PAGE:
So thank you to everyone who came along to participate in the open mic: Andrew, Andy, Chris, Orla, Claire, Martin D, Martin G, Stephen, Peter, Michelle, Sam, Patric, Sam, James, Phil, Jeff and Frank. 

And a massive, massive thank you to Hibword, our fantastic featured performer, who came in like a whirlwind of energy at the end of the night. When I first saw her at the Leicester Superheroes of Slam, I knew that I had to get her to Nottingham! Her poetry is utterly mesmerising, a beguiling mix of rhythm, rhyme, syncopated beats and dazzling imagery, and her performances fresh, exciting and completely frenetic! I couldn’t take my eyes off her for one second, and from the raucous applause she received at the end of the night, I know the audience felt exactly the same way. It was a total honour, and a great way to round up a brilliant night!

But, it wouldn't be right for the whole thing to go without a hitch, and sure enough... I spent most of the night snapping pictures, only to find that my phone had corrupted the files overnight. (Perhaps it didn’t like being so close to the earth’s magnetic core?) So sadly, there’s no photographic evidence of the event – except for this one blurry photo that I uploaded before all my files disappeared.

This is why I'm a poet and not a photographer...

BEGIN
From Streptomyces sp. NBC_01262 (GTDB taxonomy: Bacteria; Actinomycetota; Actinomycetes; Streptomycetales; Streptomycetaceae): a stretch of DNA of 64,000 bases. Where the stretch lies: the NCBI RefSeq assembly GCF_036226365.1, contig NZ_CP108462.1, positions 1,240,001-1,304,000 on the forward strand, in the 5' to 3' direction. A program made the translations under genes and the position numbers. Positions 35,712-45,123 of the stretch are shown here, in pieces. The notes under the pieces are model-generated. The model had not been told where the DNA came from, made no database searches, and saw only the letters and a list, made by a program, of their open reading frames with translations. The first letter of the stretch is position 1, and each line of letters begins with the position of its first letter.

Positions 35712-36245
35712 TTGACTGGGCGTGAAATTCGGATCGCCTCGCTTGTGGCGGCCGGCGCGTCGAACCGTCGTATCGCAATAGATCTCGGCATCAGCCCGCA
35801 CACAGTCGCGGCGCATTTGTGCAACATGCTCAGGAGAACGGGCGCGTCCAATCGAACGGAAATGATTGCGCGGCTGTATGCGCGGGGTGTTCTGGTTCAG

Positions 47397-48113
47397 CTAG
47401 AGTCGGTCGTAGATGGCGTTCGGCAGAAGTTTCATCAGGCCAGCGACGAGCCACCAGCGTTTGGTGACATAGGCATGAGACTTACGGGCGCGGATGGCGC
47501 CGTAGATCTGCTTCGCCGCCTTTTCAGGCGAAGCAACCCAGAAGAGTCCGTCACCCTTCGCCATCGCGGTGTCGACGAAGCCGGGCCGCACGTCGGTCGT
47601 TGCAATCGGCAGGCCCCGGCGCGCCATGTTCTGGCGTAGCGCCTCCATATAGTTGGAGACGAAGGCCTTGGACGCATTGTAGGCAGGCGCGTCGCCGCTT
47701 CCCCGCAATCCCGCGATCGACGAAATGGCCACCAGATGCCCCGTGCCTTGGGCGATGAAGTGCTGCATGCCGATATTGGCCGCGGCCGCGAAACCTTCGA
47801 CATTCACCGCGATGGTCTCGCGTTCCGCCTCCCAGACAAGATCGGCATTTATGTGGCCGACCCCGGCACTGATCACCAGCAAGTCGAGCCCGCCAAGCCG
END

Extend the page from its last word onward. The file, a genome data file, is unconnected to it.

So yeah, you’ll just have to take my word for it,that we had an excellent night!

And so, the follow-up plan is to see if the Malt Cross are keen for more poetry, with the possibility of starting up a monthly event. Fingers crossed, wish me luck and watch this space!

Tuesday, 8 December 2015

POEM - The Kakapo

This poem was inspired by a conversation with Nottingham poet Martin Grey, who asked me to write something about the Kakapo, everyone's favourite endangered antipodean. Kakapos are beautiful flightless birds who live in New Zealand and almost suffered a similar fate to that of the Dodo. So here we go, this is a poem about the Kakapo:

The Kakapo is large and slow
And isn't scared of strangers.
A friendly bird. From what I've heard,
He doesn't notice danger.

The Kakapo has scaly toes
And undernourished wings.
He can't fly or climb so high,
But he's good at other things.

The Kakapo sings loud and low
Just like a baritone.
He wakes at night and doesn't bite;
His habits are well known.

His plumage gleams yellow and green
To help him camouflage.
And he's adapted to be rapid
When he's on the march.

The Kakapo, that so-and-so!
That feathered optimist!
His island home was overthrown
By human colonists.

The Kakapo wanted to know
The visitors' intentions.
So, curious, he caused a fuss,
And garnered their attention.

The colonists could not resist
A birdy so delicious.
The Kakapo was awfully slow –
And not the least suspicious.

This twilight owl was not a fowl
Who lived by trepidation,
And mariners did not discuss
New Zealand conservation.

And thus and so, the Kakapo
Is pretty much endangered.
And that is why, if you can't fly
You shouldn't talk to strangers.


Sunday, 6 December 2015

SUNDAY NIGHT NEWS – Upcoming gigs and projects

When we moved to Nottingham from Cambridge a few months ago, I was really excited but also massively anxious. A new house, new job and a new city all in one go?! Yikes!